The pattern of publication in time is also quite similar. The number of reports peaked in March and May, then fell to a very few reports in July, but August and September showed a burst of stories well above the earlier totals. We will need to come back to the timing of the diplomacy, but for now this reflects the similarity of the coverage of the three news media.

Diplomacy is largely communication whether in public or private. Talk in public is what we have in mind as diplomacy in public. While on the way to a meeting of NATO in February president Bush was interviewed.

In an interview with Belgian television, Bush said on Friday that an attack on Iran can never be ruled out.

"First of all, you never want a president to say never, but military action is certainly not, is never the president's first choice," Bush told VRT television, when asked if he could rule out military action against Iran.

"Diplomacy is always the president's, or at least always my first choice and we've got a common goal, and that is that Iran should not have a nuclear weapon," he said in the interview taped in Washington earlier and broadcast before his arrival in Brussels on Sunday for summit talks with Nato and the European Union. [Aljazeera, February 18, 2005]

He was asked the question that most concerned Europeans: Would he rule out an attack on Iran? That question must have been the reason for the interview. He could take the question and reassure the people he was going to visit that diplomacy was his route for this venture. He could also warn Iran that military action was never ruled out if it became necessary. Whether intended or not there were a number of interested audiences reading his answers and considering what the answers meant for them.

The tone was different in August.

US President George W Bush says he still has not ruled out the option of using force against Iran, after it resumed work on its nuclear programme. . . .

The BBC's Jonathan Beale in Washington says the president wants to send a clear warning to Tehran . . . [BBC World, August 13, 2005]

This, the reporter was told, is a clear message to Iran -- if you continue with your nuclear energy program we may well use force.

Diplomacy behind closed doors need not remain a secret. In this report England, France, and Germany are said to have negotiated a deal with the United States.

The three European countries negotiating with Iran -- Britain, Germany and France -- had been pressing the Bush administration to drop American opposition to Iran trying to enter the WTO, which facilitates trade between nations.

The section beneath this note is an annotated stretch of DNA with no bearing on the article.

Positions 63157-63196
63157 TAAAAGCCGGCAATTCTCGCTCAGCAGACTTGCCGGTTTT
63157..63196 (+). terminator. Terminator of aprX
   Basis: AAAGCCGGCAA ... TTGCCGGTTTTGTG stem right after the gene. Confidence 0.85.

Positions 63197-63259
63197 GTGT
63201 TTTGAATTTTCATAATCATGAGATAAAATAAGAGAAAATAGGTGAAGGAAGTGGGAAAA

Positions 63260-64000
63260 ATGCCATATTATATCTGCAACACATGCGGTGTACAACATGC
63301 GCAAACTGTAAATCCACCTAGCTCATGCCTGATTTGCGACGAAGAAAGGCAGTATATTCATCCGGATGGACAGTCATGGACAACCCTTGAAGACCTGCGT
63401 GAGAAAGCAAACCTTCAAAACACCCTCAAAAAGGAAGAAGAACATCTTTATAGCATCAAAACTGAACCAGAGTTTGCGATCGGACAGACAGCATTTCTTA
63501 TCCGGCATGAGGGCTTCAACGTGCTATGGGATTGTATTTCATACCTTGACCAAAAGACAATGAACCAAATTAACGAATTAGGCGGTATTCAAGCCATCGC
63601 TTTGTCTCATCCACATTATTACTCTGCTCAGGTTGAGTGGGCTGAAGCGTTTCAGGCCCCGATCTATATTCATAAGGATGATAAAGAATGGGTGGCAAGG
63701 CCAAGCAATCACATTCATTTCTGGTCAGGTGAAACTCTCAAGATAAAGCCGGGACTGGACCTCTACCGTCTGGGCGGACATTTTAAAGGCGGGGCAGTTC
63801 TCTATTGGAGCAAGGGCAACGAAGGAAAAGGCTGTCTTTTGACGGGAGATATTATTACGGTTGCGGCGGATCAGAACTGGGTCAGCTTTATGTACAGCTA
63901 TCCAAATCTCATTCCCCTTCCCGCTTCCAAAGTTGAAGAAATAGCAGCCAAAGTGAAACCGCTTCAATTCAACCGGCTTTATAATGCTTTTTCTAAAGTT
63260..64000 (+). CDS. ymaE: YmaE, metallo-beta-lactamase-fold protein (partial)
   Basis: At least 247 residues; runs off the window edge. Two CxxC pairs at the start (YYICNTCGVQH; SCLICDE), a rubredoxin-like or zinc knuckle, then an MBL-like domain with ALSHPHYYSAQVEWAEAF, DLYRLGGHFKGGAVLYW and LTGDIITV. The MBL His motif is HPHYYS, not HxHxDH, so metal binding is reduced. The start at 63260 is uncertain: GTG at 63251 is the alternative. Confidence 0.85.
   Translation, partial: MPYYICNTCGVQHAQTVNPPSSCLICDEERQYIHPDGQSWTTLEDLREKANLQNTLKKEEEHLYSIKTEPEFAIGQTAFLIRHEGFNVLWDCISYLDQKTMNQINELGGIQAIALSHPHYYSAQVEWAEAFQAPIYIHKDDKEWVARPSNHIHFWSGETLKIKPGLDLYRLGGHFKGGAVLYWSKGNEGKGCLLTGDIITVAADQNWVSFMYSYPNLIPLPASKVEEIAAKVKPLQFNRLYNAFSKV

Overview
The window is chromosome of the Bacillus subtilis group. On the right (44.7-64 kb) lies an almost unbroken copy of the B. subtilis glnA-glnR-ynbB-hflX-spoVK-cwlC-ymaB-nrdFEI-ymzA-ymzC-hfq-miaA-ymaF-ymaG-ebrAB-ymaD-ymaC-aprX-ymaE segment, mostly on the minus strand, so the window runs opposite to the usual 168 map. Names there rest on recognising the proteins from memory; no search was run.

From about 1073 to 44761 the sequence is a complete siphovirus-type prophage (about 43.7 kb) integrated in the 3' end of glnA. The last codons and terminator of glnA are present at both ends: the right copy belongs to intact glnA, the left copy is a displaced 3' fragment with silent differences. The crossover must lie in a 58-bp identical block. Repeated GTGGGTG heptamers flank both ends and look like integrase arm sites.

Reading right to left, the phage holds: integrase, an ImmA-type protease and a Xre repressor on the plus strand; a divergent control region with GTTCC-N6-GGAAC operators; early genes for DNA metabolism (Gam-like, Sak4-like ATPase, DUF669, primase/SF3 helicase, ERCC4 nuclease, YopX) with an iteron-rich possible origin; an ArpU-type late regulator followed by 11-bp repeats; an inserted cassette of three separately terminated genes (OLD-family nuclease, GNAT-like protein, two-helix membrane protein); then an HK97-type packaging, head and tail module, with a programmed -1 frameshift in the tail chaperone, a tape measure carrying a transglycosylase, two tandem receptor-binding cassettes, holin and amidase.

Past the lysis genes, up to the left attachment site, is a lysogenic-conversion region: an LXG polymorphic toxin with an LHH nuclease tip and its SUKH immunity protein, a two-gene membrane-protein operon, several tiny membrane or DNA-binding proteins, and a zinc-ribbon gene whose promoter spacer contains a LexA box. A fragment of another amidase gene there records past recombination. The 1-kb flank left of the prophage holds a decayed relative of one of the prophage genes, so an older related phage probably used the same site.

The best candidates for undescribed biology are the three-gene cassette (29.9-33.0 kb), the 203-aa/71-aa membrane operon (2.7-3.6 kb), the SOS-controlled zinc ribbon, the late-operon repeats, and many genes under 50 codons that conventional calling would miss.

Those nations, in return, agreed to send the dispute with Iran to the U.N. Security Council if the Iranians fail to fulfill their international agreements, including a promise to halt uranium enrichment.

"I am pleased that we are speaking with one voice with our European friends," U.S. President Bush told a crowd in Shreveport, Louisiana. [CNN World, March 11, 2005]

The US would not oppose Iran entering the WTO and the European countries agreed that they would push to take Iran to the U.N. Security Council if Iran returned to uranium enrichment. No one announced the deal. It was referred to by the reporter who had gotten it from a source who was not identified, apparently, as the reporter was traveling with president Bush in Louisiana. President Bush is the only one engaged in public diplomacy when he says he is glad to be speaking with one voice with Europe. It is hard to imagine that the arrangement between the U.S. and the three Europeans nations was uppermost in the minds of the people of Louisiana. Other audiences seem more important for his statement. The Europeans were conspicuously absent.

We went through the 250 stories looking for instances of diplomacy in public and diplomacy behind closed doors. The table below summarizes what we found. Its principal utility is showing that there were only modest differences between the three news websites. If there was no difference each row would have equal numbers of entries for Aljazeera and BBC World and CNN World would be sixty percent of the entries for the other two. That is, approximately, what is found in most rows.

Actions Total Aljazeera BBC World CNN World
actAnonymous 50 27 11 12
actEngland 29 11 13 5
actFrance 27 13 9 5
actGermany 18 9 7 2
actIAEAagency 48 18 20 10